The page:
Guardi­ola vows to stick with at­tack­ing strat­egy de­spite loss

New Straits Times - - Sport -

dif­fi­cult to ex­plain. I saw the ball and went for it. I re­acted quickly and ev­ery­thing went well for me,” Oblak told re­porters.

“Two years ago I made my Cham­pi­ons League de­but here due to Miguel’s bad luck and I have great mem­o­ries of that night be­cause it was when I started to play more.”

The goal­keeper took plau­dits from team­mates and ri­val play­ers alike. For­mer Real Madrid great Iker Casil­las took to Twit­ter to laud the Slove­nian’s in­ter­ven­tion, writ­ing: “HERO. Triple save from Oblak to res­cue Atletico.”

“Oblak is the best goal­keeper in the world, he demon­strates that in ev­ery game and he did it again to­day,” said Atletico striker An­toine Griez­mann.

MANCH­ESTER City boss Pep Guardi­ola vowed his team will not aban­don their at­tack­ing DNA de­spite crash­ing out of the Cham­pi­ons League on Wed­nes­day.

City led Monaco 5-3 af­ter the first leg of their last-16 tie but the French Ligue 1 side hit back to win 3-1 in the re­turn match to reach the quar­ter-fi­nals on away goals.

Guardi­ola also ad­mit­ted that he may have strug­gled to com­mu­ni­cate his wishes to his play­ers at Stade Louis II, es­pe­cially in the first half when City quickly slipped 2-0 down.

“My phi­los­o­phy has al­ways been the same, that of at­tack­ing. In the first half, I was not able to con­vince my play­ers to play in a cer­tain way, to mo­ti­vate them, to show more per­son­al­ity. I knew how to do it af­ter the break,” said Guardi­ola.

“But the im­por­tant thing is al- ways to stay true to our DNA, to our style of play. We only did it in the sec­ond half.”

Te e n a g e p r o d i g y K y l i a n Mbappe and Brazil­ian mid­fielder Fabinho struck in­side the open­ing half hour as Monaco wrested away con­trol of the tie.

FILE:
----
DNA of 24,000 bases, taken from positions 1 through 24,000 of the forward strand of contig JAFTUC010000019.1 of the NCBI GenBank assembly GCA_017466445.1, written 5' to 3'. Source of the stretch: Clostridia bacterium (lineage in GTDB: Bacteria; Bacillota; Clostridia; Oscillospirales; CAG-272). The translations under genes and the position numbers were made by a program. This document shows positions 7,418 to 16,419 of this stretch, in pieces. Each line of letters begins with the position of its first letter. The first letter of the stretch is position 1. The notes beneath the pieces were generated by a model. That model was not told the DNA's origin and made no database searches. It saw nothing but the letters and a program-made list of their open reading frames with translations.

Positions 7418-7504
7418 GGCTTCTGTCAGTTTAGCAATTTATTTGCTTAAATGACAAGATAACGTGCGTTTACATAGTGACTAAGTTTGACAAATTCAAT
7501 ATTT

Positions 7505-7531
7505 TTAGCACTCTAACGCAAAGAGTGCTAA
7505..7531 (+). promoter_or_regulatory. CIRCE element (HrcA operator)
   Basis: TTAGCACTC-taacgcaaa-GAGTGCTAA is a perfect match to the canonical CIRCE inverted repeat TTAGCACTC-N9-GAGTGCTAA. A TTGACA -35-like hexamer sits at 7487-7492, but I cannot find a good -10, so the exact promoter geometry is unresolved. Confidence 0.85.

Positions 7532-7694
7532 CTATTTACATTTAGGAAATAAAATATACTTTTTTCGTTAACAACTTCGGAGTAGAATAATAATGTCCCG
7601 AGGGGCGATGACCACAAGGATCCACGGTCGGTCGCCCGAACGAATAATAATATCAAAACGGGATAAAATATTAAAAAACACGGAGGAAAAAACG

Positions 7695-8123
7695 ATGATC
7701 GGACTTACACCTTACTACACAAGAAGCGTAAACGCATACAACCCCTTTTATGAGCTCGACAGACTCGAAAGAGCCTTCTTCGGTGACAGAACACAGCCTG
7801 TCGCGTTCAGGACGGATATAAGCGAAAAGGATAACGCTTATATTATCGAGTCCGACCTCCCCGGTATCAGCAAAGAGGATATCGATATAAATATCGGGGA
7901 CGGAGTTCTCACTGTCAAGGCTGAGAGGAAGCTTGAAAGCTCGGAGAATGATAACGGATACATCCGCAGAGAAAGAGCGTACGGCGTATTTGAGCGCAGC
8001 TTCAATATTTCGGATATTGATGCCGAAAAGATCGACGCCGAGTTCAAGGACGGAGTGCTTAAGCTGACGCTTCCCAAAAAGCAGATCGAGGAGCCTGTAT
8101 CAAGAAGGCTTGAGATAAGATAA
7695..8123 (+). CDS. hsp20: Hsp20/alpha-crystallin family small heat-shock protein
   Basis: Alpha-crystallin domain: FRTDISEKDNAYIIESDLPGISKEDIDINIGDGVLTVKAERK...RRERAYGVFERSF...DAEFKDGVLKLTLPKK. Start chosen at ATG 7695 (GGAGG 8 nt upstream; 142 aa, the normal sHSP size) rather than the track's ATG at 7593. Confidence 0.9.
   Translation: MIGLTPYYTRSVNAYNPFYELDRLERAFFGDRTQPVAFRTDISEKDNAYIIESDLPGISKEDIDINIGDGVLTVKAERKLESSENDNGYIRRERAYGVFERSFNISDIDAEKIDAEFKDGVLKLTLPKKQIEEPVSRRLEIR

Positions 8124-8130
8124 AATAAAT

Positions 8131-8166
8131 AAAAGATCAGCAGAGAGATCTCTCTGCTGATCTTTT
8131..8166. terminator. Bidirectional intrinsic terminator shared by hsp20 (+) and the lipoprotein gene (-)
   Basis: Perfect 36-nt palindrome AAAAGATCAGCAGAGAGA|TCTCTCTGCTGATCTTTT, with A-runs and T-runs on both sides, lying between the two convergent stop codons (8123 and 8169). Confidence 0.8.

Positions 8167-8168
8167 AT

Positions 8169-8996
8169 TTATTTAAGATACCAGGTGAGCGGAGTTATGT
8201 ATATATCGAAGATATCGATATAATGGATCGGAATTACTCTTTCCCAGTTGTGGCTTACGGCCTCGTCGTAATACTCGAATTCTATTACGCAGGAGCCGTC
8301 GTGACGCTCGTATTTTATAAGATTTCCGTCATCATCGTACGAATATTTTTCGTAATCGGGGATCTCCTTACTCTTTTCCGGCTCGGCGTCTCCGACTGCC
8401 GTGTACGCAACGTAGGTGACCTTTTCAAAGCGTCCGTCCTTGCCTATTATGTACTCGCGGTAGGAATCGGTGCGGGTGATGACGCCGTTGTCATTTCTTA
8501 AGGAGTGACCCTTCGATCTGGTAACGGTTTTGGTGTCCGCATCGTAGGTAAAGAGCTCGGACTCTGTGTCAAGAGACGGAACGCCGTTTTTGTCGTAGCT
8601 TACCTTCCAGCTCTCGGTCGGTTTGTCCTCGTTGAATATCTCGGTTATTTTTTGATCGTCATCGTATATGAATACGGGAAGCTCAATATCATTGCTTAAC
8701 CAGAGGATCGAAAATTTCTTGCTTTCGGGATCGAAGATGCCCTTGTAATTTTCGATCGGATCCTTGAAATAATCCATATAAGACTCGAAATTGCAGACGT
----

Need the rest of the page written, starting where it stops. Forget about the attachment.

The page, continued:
Leroy Sane pulled one back on 71 min­utes as City re­gained the lead 6-5 on ag­gre­gate, but Tiemoue Bakayoko’s ter­rific header sent the Premier League side tum­bling out of the com­pe­ti­tion.

“It’s how we were in the first 45 min­utes, that is the only sad thing for me,” Guardi­ola told BT Sport af­ter fail­ing to reach the quar­ter­fi­nals for the first time as a coach.

“You can play and the op­po­nent can beat you but we were not there. At the right mo­ment, you should be there but we were not.”

De­spite their ini­tial strug­gles City reemerged af­ter the break look­ing far more threat­en­ing, but un­like in Manch­ester three weeks ago they failed to cap­i­talise on their op­por­tu­ni­ties in the re­turn clash.

“The way we played the first 45 min­utes makes it so dif­fi­cult, but we had the chances in the sec­ond half. We had the chances to score a lot of goals and we didn’t, that’s why we’re out,” said Guardi­ola.

“Nor­mally we play all the time at a good level but at that mo­ment (first half ) we didn’t. But it hap­pens and we’ll learn. We have a team with not a lot of ex­pe­ri­ence in these types of com­pe­ti­tions.”

While City trail lead­ers Chelsea by 10 points in the Premier League, Guardi­ola is still hop­ing to land sil­ver­ware in his first sea­son in Eng­land with his side drawn against Arse­nal in the last four of the FA Cup.

“I think we’ll im­prove, we’re go­ing to try to im­prove. At this level some­times you have to be lucky in the spe­cial mo­ments in these com­pe­ti­tions. We weren’t so that’s why we will pre­pare for the Premier League, the FA Cup and next sea­son.”

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